Angela Williamson, CVA
Blood Bank of Delmarva
Delaware, Virginia & Maryland
The CVA has given me confidence that I know what I am doing with best practices in place and base knowledge to move forward with planning and implementation. I continually read about volunteer leadership, leadership in general, and personal development. I attend webinars to stay up to date with trends, issues, and solutions. I continue to build my network of colleagues in the field to have support, ideas, and resources to lean upon and share with them what I have to offer as well. I brought the ALIVE conference to DAVA in 2017 and recruited support. Now, it’s an annual part of the DAVA schedule. Conferences, in person or virtual, are ways to continue to network, glean new ideas, share my experiences, and connect with others in the same field. They make us all better at what we do. Professional development is key to continued growth, adaptation, and success in the volunteer leadership field.
Nemours Children's Health, Delaware Valley
One of the biggest benefits is learning from and getting to meet other volunteer administrators. This is such an amazing community!!! The willingness of other volunteer professionals to share information or talk things through is invaluable. I had an incident with a volunteer not too long ago and reached out to a fellow volunteer professional for some guidance. The way she taught me to work with the individual was incredibly helpful. Sharing information and learning from one another can only make our programs better and make us better leaders in our field.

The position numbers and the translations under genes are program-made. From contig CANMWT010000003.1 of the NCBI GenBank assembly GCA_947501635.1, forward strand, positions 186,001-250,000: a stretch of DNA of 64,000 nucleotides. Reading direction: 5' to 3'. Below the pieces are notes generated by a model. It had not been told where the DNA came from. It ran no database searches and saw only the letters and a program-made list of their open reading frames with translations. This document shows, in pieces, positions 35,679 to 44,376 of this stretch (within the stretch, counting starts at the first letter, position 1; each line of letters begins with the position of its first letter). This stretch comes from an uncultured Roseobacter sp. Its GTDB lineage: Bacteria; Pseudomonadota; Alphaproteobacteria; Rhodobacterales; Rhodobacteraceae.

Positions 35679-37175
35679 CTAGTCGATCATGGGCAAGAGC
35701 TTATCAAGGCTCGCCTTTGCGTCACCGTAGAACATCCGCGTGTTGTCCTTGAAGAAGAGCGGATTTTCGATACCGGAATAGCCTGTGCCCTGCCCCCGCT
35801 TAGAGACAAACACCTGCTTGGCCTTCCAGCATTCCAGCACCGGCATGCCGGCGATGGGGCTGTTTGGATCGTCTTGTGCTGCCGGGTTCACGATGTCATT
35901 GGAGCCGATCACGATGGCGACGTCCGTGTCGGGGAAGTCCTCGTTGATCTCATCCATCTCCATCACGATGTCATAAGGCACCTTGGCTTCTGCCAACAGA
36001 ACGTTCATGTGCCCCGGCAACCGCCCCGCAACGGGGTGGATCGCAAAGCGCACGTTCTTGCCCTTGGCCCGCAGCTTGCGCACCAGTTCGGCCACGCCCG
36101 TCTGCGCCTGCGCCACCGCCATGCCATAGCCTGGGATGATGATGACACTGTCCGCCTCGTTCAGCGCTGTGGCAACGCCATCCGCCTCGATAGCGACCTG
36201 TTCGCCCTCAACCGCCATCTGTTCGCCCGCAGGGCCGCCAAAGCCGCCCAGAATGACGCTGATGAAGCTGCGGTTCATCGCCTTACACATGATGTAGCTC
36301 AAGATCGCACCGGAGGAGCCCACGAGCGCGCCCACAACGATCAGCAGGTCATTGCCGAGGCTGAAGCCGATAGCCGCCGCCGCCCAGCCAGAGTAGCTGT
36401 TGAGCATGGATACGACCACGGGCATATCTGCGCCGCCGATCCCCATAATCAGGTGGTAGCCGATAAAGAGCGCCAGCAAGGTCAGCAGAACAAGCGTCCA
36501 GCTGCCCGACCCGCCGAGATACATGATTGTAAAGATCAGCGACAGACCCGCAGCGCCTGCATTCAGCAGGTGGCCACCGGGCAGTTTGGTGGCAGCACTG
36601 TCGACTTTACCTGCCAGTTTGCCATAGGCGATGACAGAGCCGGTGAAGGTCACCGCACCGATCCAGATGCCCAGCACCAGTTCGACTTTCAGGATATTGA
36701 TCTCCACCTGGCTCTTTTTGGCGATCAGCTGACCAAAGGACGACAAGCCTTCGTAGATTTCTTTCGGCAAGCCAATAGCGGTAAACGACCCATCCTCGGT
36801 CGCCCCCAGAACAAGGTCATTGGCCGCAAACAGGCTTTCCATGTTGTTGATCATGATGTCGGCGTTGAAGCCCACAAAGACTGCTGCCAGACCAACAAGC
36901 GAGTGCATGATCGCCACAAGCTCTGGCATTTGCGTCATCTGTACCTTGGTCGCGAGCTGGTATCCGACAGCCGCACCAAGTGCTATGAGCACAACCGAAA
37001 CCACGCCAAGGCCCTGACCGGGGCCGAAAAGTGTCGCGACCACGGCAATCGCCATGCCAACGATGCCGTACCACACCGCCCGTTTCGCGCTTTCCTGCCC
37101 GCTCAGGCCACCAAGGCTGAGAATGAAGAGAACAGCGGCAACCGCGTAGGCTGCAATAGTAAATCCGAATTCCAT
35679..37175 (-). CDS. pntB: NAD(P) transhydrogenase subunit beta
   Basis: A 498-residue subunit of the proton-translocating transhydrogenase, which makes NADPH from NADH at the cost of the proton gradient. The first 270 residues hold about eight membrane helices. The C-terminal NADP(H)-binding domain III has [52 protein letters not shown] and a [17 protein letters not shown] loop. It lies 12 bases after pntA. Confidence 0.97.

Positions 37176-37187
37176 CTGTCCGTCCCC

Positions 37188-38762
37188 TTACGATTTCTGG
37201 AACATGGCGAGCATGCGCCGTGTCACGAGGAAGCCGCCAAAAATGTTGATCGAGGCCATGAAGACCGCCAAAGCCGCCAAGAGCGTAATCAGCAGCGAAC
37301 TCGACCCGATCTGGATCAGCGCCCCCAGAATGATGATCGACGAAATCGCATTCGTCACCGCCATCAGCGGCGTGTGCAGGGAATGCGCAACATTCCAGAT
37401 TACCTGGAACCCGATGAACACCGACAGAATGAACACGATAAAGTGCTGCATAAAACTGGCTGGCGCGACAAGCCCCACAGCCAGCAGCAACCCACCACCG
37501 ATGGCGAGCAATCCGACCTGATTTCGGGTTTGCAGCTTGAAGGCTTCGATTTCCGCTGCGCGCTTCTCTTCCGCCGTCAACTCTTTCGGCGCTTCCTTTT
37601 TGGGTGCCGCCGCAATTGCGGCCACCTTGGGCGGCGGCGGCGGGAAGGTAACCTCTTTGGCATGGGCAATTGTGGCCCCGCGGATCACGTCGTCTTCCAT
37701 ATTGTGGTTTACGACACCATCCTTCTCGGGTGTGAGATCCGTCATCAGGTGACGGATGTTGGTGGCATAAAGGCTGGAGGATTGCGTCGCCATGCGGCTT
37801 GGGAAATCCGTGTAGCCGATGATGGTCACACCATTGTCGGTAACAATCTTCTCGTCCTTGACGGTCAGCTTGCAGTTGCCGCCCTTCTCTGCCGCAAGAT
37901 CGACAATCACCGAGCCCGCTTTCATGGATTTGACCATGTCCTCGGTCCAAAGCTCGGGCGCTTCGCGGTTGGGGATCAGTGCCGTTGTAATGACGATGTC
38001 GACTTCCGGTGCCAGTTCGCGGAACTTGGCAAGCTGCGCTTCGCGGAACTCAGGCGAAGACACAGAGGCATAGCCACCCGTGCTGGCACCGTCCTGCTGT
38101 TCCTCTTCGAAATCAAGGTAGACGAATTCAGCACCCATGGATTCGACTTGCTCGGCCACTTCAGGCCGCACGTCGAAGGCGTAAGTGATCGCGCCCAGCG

Jadrien (Jay) Grimes
Mary Lynn Perry
Morgan Green-Griffin, CVA
Marcia Hale, CVA
Kathryn Hampton, CVA
Carrie Hart, CVA
Brittany McGarry, CVA
Tim Suda, CVA
Ashley Ramsdell, CVA
Corina Sadler, CVA
Nicole Smith, CVA
Jennifer Thompson, CVA
Through the generous financial sponsorship of Better Impact, recipients from each the two categories will receive cash awards of $500, $250, and $125, respectively
AL!VE Board Member Nicole Smith has interviewed past recipients on her 'From The Suggestion Box' podcast.
Hear from some of our past recipients in
part one of the podcast, part two, and part three.
2021 Impact Award Recipients & Nominees
2020 Impact Award Recipients & Nominees
2019 Impact Award Recipients & Nominees
Questions? Please contact us at firstname.lastname@example.org